"15 Miles" Book Review
Written by Rob Scott
2010, 368 pages, Fiction
Released on August 10th, 2010
A book that gets its proverbial hooks in you in the first ten pages is usually good. Rob Scott's 15 Miles only needed five to get the job done and didn't disappoint me in the many pages that followed. When it comes to horror, there are many ways of doing it, and Scott sits comfortably outside of the box with a unique noir style that sprinkles in horror touches here and there while safely keeping both feet in the realm of the real.
15 Miles tells the story of Samuel "Sailor" Doyle, a detective who asked for a transfer to Homicide after working for years in the Virginia State Police Vice Division. We meet Sailor drinking in a bar with a few friends and soon learn that altered states of consciousness are a recurring problem of his. A typical anti-hero with a great sense of humor and a strange thirst to do right even when things are going horribly wrong, Sailor is a man with a drinking problem, an alienated wife and loving kids at home, a prescription drug dependency, a guilty feeling over his sister's death that hangs over him like a black cloud and a penchant for self-loathing.
Sailor works a few cases in Homicide as the second in command. They're all easy ones. However, when he's assigned his first solo case, a double homicide on a rural farm some 15 miles outside Richmond, things change drastically. The victims are an old couple, Carl and Claire Bruckner. She is in a mummified state and has a saw stuck in her body where someone tried to cut her in half while he is stuck half-in, half-out of a hope chest overflowing with cat litter and there are strips of flesh missing from his back. Around them and all across the farm, famished cats threaten to eat anyone who crosses their path and there are many dead animals including cats, sheep, goats, cows and a horse. To boot, the couple's mentally handicapped daughter is missing. Sailor pops some pills and starts in on the investigation only to learn that Carl was a Marine captain who lost his leg in Vietnam due to the fear and incompetence of his commanding officer, Lieutenant Colonel Robert Lake, otherwise known as the Republican Party presidential candidate. While the case gets more complicated with each new thing Sailor and his team of investigators learn, it's what they fail to notice immediately that kicks the story into a new level: all of the people that entered the house are now carrying the plague, and so is the missing daughter.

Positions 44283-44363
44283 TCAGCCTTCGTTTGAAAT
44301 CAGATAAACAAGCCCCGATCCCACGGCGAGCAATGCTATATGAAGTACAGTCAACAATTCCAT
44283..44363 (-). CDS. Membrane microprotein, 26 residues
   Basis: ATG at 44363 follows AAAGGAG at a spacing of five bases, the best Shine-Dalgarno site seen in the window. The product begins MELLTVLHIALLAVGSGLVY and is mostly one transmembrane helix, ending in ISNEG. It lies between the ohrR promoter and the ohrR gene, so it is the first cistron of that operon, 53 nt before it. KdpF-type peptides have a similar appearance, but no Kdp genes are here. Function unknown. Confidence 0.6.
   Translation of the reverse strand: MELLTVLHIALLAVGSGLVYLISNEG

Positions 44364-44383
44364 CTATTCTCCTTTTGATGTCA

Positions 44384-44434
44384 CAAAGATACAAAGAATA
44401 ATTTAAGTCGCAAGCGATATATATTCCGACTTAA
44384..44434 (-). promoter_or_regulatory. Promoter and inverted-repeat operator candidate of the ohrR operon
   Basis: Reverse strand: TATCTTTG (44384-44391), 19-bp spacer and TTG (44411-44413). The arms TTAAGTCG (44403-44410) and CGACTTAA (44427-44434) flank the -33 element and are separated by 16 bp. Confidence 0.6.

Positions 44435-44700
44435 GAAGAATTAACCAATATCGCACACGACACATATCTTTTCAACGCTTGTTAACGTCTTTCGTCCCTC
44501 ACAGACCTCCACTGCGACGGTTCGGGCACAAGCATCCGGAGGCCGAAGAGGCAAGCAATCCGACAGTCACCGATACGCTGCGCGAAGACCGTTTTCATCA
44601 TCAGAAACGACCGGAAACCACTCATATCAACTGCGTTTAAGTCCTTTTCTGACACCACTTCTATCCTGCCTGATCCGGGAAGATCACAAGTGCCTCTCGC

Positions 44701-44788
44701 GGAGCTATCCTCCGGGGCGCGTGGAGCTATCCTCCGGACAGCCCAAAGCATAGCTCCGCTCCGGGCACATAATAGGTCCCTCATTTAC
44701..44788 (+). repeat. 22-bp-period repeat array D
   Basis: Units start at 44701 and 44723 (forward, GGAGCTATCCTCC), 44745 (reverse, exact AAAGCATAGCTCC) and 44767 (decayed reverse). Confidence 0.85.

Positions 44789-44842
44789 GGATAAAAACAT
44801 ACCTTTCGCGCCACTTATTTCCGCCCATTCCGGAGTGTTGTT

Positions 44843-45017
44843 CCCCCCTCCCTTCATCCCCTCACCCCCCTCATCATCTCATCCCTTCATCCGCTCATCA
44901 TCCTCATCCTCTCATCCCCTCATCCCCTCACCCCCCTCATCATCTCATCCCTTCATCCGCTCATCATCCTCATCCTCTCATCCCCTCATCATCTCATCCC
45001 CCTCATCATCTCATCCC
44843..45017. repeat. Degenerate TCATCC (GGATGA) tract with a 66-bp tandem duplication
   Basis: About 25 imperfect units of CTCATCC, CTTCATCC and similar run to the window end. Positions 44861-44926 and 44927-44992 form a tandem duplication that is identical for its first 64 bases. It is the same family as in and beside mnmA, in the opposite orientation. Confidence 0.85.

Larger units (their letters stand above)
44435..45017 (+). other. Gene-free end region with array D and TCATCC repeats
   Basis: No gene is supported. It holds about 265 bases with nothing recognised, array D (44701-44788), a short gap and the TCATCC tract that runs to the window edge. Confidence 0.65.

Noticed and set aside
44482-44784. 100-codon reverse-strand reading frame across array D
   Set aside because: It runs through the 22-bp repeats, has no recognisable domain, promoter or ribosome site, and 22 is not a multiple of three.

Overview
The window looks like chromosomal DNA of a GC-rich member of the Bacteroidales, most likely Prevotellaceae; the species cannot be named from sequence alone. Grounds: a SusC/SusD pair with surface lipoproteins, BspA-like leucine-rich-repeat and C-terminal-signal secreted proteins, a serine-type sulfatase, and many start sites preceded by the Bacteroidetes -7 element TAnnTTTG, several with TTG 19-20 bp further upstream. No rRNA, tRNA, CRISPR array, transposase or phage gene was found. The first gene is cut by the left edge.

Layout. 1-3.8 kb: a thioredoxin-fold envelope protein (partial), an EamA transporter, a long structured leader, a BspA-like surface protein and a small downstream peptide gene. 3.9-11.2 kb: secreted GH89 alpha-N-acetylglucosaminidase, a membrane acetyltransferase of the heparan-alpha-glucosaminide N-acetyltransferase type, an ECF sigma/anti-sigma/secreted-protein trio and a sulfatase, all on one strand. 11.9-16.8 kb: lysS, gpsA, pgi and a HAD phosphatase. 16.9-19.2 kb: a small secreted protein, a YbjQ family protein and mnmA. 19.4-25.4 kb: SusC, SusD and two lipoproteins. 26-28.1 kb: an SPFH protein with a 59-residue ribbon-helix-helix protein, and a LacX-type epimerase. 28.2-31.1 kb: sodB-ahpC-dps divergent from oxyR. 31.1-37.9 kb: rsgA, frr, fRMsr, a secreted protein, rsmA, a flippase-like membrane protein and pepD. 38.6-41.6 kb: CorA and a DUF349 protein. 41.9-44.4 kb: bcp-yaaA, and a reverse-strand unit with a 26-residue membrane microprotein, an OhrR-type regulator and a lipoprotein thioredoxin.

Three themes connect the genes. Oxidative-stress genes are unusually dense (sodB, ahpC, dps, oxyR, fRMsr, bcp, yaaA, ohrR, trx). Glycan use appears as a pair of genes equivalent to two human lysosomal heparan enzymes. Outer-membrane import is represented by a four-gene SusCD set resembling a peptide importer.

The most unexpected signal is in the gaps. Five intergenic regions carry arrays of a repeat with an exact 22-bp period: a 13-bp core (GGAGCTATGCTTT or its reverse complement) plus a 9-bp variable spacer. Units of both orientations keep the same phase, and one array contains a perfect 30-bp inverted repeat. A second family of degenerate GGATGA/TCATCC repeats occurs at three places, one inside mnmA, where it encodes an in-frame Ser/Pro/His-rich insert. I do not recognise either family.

While Scott's writing is tight, fast-paced and carries the story very well throughout the 368 pages of the book, it's his use of horror elements that truly put this noir in the must-read category. Although the plague is horrific enough, Scott uses Sailor's prescription drug dependence to create an eerie aura that envelops the story. A growling, rotten dog that comes back from the dead, a cell phone that gives creepy messages, a screaming banshee and strangers telling Sailor his sister forgives him are some of the elements that are interspersed in the narrative and give the story an ominous feeling.
I don't think there's a better mix of noir police procedural and creepy psychological horror out there. Definitely worth a read.